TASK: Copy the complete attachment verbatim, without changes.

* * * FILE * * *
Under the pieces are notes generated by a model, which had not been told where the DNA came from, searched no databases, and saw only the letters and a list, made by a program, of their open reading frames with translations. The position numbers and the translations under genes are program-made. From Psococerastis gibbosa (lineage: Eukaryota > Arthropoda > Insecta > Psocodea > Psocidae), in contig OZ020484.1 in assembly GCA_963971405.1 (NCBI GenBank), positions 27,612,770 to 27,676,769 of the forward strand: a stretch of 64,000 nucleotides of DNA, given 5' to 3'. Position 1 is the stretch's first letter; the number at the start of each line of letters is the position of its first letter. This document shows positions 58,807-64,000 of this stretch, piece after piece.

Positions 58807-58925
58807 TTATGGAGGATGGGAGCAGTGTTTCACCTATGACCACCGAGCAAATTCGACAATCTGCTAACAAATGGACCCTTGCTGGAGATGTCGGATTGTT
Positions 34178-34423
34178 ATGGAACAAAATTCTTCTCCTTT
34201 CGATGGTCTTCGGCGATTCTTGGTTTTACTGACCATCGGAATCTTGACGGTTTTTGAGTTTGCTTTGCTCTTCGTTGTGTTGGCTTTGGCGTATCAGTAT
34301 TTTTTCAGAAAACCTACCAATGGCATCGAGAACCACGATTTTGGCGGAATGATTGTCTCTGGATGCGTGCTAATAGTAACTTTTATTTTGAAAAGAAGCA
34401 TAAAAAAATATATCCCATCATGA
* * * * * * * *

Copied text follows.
Under the pieces are notes generated by a model, which had not been told where the DNA came from, searched no databases, and saw only the letters and a list, made by a program, of their open reading frames with translations. The position numbers and the translations under genes are program-made. From Psococerastis gibbosa (lineage: Eukaryota > Arthropoda > Insecta > Psocodea > Psocidae), in contig OZ020484.1 in assembly GCA_963971405.1 (NCBI GenBank), positions 27,612,770 to 27,676,769 of the forward strand: a stretch of 64,000 nucleotides of DNA, given 5' to 3'. Position 1 is the stretch's first letter; the number at the start of each line of letters is the position of its first letter. This document shows positions 58,807-64,000 of this stretch, piece after piece.

Positions 58807-58925
58807 TTATGGAGGATGGGAGCAGTGTTTCACCTATGACCACCGAGCAAATTCGACAATCTGCTAACAAATGGACCCTTGCTGGAGATGTCGGATTGTT
Positions 34178-34423
34178 ATGGAACAAAATTCTTCTCCTTT
34201 CGATGGTCTTCGGCGATTCTTGGTTTTACTGACCATCGGAATCTTGACGGTTTTTGAGTTTGCTTTGCTCTTCGTTGTGTTGGCTTTGGCGTATCAGTAT
34301 TTTTTCAGAAAACCTACCAATGGCATCGAGAACCACGATTTTGGCGGAATGATTGTCTCTGGATGCGTGCTAATAGTAACTTTTATTTTGAAAAGAAGCA
34401 TAAAAAAATATATCCCATCATGA